Crowds take to the streets, Trump’s 70-plus lawsuits and new administration sticks with promise of a ‘big wall’

Thousands have protested against the election of Donald Trump across major US cities

Listen to this article

00:00
00:00

Sign up to receive FirstFT by email here

Thousands protested against the election of Donald Trump across major US cities on Wednesday night including, New York City, Washington DC, Chicago, Philadelphia, Seattle, Boston and San Francisco. In New York, many based themselves outside Trump Tower and other properties owned by Mr Trump. The Republican’s victory also sparked rallies at college campuses in California, Massachusetts and Pennsylvania.

The US — and the world — was still reeling the day after the surprise victory of Mr Trump. The Federal Reserve was facing the possibility of a policy shake-up from the president-elect, who has been critical of the central bank while Hillary Clinton is likely to win the popular vote. It also looks like the new administration intends to keep its promise of constructing a wall on America’s southern border.

Meanwhile, markets reversed the panic that gripped them the day before. The Dow Jones Industrial Average narrowly missed a closing high while markets in Asia rebounded from their steepest decline since Britain voted to leave the EU. (FT, Guardian, NYT)

Election 2016

White won Jamelle Bouie on the message the election of Donald Trump sends to people of colour: “More than anything, Trump promises a restoration of white authority. After eight years of a black president — after eight years in which cosmopolitan America asserted its power and its influence, eight years in which women leaned in and blacks declared that their lives mattered — millions of white Americans said enough. They had their fill of this world and wanted the old one back.” (Slate)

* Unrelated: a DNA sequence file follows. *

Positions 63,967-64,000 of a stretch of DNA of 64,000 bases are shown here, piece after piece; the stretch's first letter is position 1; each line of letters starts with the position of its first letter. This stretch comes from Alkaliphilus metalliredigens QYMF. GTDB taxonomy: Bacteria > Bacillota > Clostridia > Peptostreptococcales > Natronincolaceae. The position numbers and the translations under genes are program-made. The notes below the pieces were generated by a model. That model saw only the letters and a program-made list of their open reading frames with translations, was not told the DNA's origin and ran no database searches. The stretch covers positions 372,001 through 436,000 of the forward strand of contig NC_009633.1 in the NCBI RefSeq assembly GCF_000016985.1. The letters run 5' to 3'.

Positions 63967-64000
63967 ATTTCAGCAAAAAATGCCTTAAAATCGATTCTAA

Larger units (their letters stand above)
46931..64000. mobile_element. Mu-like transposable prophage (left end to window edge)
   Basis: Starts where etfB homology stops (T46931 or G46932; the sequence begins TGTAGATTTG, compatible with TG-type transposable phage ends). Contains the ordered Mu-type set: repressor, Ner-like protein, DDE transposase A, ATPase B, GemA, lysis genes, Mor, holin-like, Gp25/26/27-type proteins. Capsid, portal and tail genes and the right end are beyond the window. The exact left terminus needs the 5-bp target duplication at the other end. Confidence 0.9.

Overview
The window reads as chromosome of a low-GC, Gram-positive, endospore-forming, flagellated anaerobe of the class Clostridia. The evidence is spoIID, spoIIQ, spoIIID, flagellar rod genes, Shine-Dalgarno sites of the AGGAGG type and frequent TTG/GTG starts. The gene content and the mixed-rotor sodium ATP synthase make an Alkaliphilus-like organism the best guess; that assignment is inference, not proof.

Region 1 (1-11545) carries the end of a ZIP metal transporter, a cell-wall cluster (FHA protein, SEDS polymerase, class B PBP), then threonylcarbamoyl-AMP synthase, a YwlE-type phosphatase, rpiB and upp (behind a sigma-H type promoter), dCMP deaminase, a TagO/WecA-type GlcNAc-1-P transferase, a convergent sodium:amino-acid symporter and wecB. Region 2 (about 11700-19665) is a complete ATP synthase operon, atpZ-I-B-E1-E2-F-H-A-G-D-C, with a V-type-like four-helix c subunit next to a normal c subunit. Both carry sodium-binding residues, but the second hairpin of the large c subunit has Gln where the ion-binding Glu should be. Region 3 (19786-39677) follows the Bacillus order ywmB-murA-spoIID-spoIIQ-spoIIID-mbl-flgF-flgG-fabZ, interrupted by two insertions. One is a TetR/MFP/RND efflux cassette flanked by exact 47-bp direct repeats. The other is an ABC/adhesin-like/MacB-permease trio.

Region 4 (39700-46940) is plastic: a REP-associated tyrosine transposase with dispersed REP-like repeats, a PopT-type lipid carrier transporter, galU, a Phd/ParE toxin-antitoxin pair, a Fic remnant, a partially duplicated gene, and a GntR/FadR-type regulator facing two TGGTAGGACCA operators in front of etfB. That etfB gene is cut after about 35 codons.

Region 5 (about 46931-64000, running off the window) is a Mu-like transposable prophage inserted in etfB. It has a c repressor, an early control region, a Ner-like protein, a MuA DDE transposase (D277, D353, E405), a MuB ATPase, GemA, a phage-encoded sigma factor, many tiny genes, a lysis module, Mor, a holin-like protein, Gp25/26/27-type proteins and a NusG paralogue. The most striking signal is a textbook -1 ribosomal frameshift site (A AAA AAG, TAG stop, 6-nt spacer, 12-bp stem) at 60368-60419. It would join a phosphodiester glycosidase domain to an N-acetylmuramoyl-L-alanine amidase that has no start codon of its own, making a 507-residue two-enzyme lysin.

Southeast Asia’s strongmen revel From outspoken Philippine President Rodrigo Duterte to Cambodia’s Hun Sen, Donald Trump’s election win has thrilled autocratic leaders in several countries in the region. (FT)

Cabinet-in-waiting Donald Trump has selected one of the best-known climate sceptics, Myron Ebell, to lead his US EPA transition team, according to sources. Meanwhile, the US could get one of the more “eclectic and controversial presidential Cabinets” in modern history. (Scientific American, Politico)

Michael Moore The documentary film-maker predicted a Donald Trump victory with a five-point argument back in July. It ended up being incredibly prescient on just how Mrs Clinton would lose. Now Mr Moore’s “Morning After To-Do List” is going viral on social media. (michaelmoore.com, Facebook)

On the bright side Marijuana has become legal in a majority of US states following Tuesday’s election, a paradigm shift that signals how much American attitudes towards the drug have changed. (FT)

Lunch with the FT “It’s the old story. Never give up,” Donald Trump said at a lunch with the FT at Trump Tower in 2013 that attempted to get beyond the outer showman. (FT)